You can’t really write that down. Well, you could write: “This scene will be improvised”, but you can’t write that kind of thing down, really. It was either do it with what we had or just don’t make it, so I found a few months where I could and just sort of did it really. I assembled the people who were able, my unemployed friends and my brother and whoever was about.

PB: With such a tight budget, I imagine you had to cut corners. Which were the biggest challenges during the shoot?

CJ: Not having enough people in charge of the required departments. There was no continuity. There was a girl who did makeup and she wasn’t always available, so we’d have to do it ourselves, or get someone else to learn how to do it. You do need a designated sound recordist and a designated boom operator, a designated light man, and we didn’t have that.

There was one scene where we used light, and that was the initial party scene, the first scene in the movie. After that we were like, “Fuck this, there’s no way we’re going to be able to set these up every day.” So we ditched the whole thing, but that’s the good thing with DSLRs, though, because you can shoot in low light and it looks okay. Every corner was cut pretty much, because there was no way of getting people to do it, especially because I could give them less than thirtyquid a day, and they were long days. So it was a matter of everybody grabbing what they can and seeing what they can do.

PB: The main female characters in the film, the mothers of the two main characters, are steeped in sadness, and in one case, seriously disturbed. What was the inspiration for that?

CJ: My family were pretty fucked, like always, so I think a lot of the mother characters I think derived from my encounters with women, sort of. I was always really conscious of not writing realistic women, because you must get that in movies a lot. I just tried to make it like… plausible. My mum, she saw it and said, ‘Is this fucking movie about me?” She went nuts when she first read the script. “It’s so unrealistic. It’s fucking bollocks, rah, rah, rah,” but that’s because she’s my mum and she was connecting it to herself.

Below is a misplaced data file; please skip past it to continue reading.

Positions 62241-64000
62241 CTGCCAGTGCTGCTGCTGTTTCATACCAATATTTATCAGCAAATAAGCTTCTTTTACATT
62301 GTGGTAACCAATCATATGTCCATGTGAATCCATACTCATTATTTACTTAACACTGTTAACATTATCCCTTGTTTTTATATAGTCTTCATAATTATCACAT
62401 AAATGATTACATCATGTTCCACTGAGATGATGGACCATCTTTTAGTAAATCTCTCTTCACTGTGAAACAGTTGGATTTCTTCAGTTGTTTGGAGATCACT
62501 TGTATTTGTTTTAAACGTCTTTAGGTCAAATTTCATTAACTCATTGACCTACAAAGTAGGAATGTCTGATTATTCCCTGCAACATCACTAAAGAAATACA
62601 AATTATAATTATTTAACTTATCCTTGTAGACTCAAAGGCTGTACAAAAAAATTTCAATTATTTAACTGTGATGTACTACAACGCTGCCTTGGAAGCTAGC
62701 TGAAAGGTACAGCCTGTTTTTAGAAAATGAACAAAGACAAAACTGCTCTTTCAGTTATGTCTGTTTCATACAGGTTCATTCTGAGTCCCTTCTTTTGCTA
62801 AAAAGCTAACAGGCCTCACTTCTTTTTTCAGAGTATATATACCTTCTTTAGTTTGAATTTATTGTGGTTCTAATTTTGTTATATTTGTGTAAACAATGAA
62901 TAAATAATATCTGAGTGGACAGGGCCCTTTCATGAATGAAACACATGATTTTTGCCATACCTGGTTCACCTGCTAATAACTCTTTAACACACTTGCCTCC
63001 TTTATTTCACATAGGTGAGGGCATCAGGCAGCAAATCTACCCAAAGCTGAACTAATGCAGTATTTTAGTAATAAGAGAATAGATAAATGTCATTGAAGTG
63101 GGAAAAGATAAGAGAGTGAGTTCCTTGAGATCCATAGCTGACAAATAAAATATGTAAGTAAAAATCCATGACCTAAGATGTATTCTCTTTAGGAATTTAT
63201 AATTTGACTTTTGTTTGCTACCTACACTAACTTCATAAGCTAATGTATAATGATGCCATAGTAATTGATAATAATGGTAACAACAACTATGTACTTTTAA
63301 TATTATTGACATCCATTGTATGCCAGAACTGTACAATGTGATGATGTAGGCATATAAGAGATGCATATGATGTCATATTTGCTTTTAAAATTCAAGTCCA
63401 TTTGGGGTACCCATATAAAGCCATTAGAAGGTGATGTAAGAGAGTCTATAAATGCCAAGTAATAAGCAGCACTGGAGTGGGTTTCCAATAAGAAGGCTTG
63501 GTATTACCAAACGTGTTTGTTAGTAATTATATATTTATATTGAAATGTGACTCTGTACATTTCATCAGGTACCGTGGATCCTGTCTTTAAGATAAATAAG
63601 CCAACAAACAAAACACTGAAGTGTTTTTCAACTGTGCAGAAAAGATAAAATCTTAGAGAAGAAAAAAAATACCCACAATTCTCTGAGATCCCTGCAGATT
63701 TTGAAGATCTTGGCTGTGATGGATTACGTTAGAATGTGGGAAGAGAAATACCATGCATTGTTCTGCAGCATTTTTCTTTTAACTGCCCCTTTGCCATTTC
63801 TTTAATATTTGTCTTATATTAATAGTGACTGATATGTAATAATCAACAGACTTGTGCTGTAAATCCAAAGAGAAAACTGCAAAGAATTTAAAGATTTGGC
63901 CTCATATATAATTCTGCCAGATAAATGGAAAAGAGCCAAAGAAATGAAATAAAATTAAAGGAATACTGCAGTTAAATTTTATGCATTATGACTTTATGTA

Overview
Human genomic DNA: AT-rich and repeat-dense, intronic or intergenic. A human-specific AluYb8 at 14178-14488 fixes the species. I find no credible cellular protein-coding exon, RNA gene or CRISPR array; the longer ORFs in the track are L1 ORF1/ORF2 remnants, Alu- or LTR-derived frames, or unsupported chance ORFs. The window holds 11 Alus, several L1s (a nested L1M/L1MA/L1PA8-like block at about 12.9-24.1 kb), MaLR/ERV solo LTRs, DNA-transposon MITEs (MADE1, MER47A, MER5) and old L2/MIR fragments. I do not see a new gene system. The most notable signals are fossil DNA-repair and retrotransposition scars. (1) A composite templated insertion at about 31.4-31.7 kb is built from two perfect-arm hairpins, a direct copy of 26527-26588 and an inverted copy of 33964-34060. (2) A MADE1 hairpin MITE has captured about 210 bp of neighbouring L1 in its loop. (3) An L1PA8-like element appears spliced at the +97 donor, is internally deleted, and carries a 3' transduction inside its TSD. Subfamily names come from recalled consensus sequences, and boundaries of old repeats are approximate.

PB: Where did you find the actors who played those parts?

CJ: The woman who played Subaru’s mother, she lives in a village away from me. It was two days from shooting and we still didn’t have someone for the part. I was ringing round, putting things on Facebook: “Can anyone act, or would like to try to act?” She had done a drama course years ago and was up for it. The other woman, who played the other mum, she works as a secretary in a sound recording place in Plymouth near where I live. I went to her house and did a little read through, and she was up for doing it. So it was pretty much purely by chance.

A lot of it came from them being comfortable in doing what they wanted to do. When you’re working in that situation when you’re not paying people hundreds of thousands to work, you can’t be like, “I want it to be like this.” You have to allocate them the space to be free within and hope they can do it. I think they did, considering the circumstances.

PB: There are two scenes that would be tough to do on your budget: the break-in scene and the car crash. How did you set them up?

CJ: The character Subaru’s house was my grandma’s house, and above her flat was a bloke called Bill’s flat, who I’d never met. He’s obviously rich, and it’s like a second home for him, like a summer home. I asked my gran if we could use the house upstairs, and she contacted this Bill guy, because she’s the keeper of the keys for the flat block, and he apparently says yes. He still doesn’t know that a movie has been shot in his house. He thinks that ‘The Naughty Room’ is me with a camera taking some pictures in his house.

Every day, when we were shooting, we would take his actual door off – my mate Harvey, he’s a joiner, so he’d take the door off, and we went down to the recycling centre and got two of the same door. We wouldn’t even bolt it on. We’d just prop it up and then that would be the door. For the smashing, because it didn’t lock properly, we tied a bit of string to one bit. If he was hitting it with a sledgehammer, it would’ve just fallen over. So when he was smashing it, there was actually two guys round the other side holding a bit of string, just holding it together. On that scene as well, Dave, who played Subaru, when he first did the scene the sledgehammer was so heavy that it pulled his arm through the glass and sliced up all his wrist and he was pissing out blood. It was pretty bad.